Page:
24 October 2006

Mozambique: Strategic Plan Against Malaria

Maputo — The Mozambican Health Ministry is seeking to ensure funding for its strategic plan for the fight against malaria, which requires 60 million US dollars a year from now up to 2009.

"We have already begun to implement this plan, and our ambitions are realistic", the director of the national anti- malaria programme, Francisco Saute, told reporters on Tuesday.

"It's been noted that the plan is possible and not a utopia. We're putting on paper something we've already started to do".

Among the components of this drive to lessen the economic and social burden of this disease, are to ensure that rapid malaria diagnostic tests can be carried out, to expand spraying against mosquitos, to step up the distribution of insecticide- treated bed nets, and to treat malaria victims with effective drugs.

In 2005, about six million cases of malaria were diagnosed in Mozambique (out of a population of about 19 million), and 4,000 deaths were attributed to the disease. But these figures are just the cases the health service knows about: the real figures are bound to be higher, since victims in remote areas may have been unable to reach health units.

Rapid diagnostic tests, Saute said, are intended to minimise the time patients have to spend in health units waiting for results of blood analyses. The tests can also be carried out in health centres that do not possess clinical laboratories.

As for spraying, Mozambique is gradually reintroducing the use of the insecticide DDT. This is highly effective in preventing the breeding of mosquitos - but ecological scares in Europe led to its discontinuation in the 1970s.

Saute said that the use of DDT has already resumed in Maputo and Zambezia provinces.

He also told the reporters that the health ministry wants to abolish the use of chloroquine in treating malaria. The malaria parasite is now so resistant to chloroquine that many experts regard this drug as virtually useless.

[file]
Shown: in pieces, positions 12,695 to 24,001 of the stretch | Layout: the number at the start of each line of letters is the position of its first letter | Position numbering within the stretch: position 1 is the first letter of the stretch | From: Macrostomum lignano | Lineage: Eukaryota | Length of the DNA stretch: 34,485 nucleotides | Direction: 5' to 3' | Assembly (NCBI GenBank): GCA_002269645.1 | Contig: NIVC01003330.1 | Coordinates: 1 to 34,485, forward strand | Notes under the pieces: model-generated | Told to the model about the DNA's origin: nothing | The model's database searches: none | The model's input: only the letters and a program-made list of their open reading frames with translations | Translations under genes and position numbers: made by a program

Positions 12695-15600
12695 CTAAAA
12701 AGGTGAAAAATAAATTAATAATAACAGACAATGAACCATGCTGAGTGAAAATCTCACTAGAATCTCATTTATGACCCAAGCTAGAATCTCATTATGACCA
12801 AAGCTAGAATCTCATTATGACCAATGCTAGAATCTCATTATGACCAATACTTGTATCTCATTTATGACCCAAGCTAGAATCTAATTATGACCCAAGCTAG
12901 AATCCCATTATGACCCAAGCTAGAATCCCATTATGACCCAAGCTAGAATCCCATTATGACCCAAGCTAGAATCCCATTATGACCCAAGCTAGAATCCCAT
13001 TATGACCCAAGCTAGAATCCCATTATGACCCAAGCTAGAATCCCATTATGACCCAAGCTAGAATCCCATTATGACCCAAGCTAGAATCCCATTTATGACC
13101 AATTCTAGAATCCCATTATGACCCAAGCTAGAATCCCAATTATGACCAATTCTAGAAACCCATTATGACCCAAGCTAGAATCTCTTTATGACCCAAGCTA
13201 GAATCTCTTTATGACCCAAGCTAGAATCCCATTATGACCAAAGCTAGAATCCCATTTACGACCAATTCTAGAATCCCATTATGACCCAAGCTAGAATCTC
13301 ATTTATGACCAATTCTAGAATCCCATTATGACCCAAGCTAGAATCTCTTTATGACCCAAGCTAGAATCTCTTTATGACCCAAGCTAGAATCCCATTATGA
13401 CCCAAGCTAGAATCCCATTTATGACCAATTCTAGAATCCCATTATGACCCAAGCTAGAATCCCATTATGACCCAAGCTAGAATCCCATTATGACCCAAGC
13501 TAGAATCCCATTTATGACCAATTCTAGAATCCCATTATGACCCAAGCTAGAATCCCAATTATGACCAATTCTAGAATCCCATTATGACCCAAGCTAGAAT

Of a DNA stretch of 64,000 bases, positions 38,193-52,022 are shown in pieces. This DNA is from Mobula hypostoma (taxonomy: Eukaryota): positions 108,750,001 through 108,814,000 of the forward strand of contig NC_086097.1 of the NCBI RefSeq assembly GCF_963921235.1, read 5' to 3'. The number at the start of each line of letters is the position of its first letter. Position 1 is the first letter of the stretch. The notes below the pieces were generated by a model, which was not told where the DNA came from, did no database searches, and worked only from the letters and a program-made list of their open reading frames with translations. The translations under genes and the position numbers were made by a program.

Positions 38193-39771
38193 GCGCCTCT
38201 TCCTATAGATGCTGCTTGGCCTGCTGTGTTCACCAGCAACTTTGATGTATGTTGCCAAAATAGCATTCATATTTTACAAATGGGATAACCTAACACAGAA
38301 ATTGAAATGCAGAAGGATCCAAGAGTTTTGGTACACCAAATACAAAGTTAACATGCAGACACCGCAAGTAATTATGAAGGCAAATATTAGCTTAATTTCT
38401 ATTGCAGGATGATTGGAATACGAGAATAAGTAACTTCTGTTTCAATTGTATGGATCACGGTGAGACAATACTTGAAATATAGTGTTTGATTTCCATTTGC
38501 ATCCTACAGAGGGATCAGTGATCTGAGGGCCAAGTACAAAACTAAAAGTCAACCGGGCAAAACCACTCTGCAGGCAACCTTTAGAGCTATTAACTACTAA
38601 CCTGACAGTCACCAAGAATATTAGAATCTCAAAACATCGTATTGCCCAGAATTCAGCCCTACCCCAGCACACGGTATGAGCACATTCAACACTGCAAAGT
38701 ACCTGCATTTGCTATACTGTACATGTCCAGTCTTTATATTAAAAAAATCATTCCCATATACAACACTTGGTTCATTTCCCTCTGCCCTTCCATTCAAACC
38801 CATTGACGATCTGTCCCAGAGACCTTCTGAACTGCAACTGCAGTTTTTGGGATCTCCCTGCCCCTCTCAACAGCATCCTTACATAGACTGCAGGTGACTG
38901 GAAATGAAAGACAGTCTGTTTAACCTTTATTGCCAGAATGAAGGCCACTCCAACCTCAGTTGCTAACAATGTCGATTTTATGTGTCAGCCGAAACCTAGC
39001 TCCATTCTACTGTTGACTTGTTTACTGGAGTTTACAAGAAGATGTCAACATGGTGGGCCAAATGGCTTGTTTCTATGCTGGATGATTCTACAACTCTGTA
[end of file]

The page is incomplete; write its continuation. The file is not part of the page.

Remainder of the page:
"We don't want chloroquine to be used, even in community health posts", said Saute. "We want effective modern drugs to be available everywhere in the country, even in the most remote areas".

Saute, who was speaking in an interval in a two day seminar on a "Malaria Vaccine Decision Making Framework", was optimistic that some of the malaria vaccines currently under development could be available by 2011.

The target is that by 2015 there should be a vaccine on he market that is at least 50 per cent effective, and that confers immunity to malaria for at least a year. It is hoped that by 2025 vaccines on offer will be 80 per cent efficient, providing immunity of at least four years.

"The scientific community has agreed that a licensed vaccine can be available by 2015 to be used as a public health instrument", said Saute. "But current evidence indicates that some vaccines being researched may be available in 2011".

So far there are 15 candidate vaccines, undergoing clinical tests. One of the lead units in developing vaccines is the Manhica Health Research Centre, about 80 kilometres north of Maputo.

Here clinical tests in 2004 of the most advanced candidate vaccine, RTS,S/AS02A, concluded that the vaccine protected a significant percentage of children against malaria. Over a follow-up period of 18 months, the vaccine was shown to reduce clinical episodes of malaria by 35 per cent, and serious bouts of malaria by 45 per cent.

The Maputo meeting is backed by the Malaria Vaccine Initiative (MVI), a global programme established with grants of over 250 million dollars from the Bill and Melinda Gates Foundation.

It is discussing not only the strictly scientific issues, but also the economic, financial and socio-cultural questions that need to be taken into account when introducing an anti- malaria vaccine.

The concept of a "Decision Making Framework" is to cut the time required to deploy new vaccines. According to the documentation for the meeting, such a framework "will offer a guide to countries and global players about key information requirements along the path to making a decision about whether or not to introduce a malaria vaccine. With such a framework in place, countries will be able to minimise the time lag between vaccine licensing and implementation".

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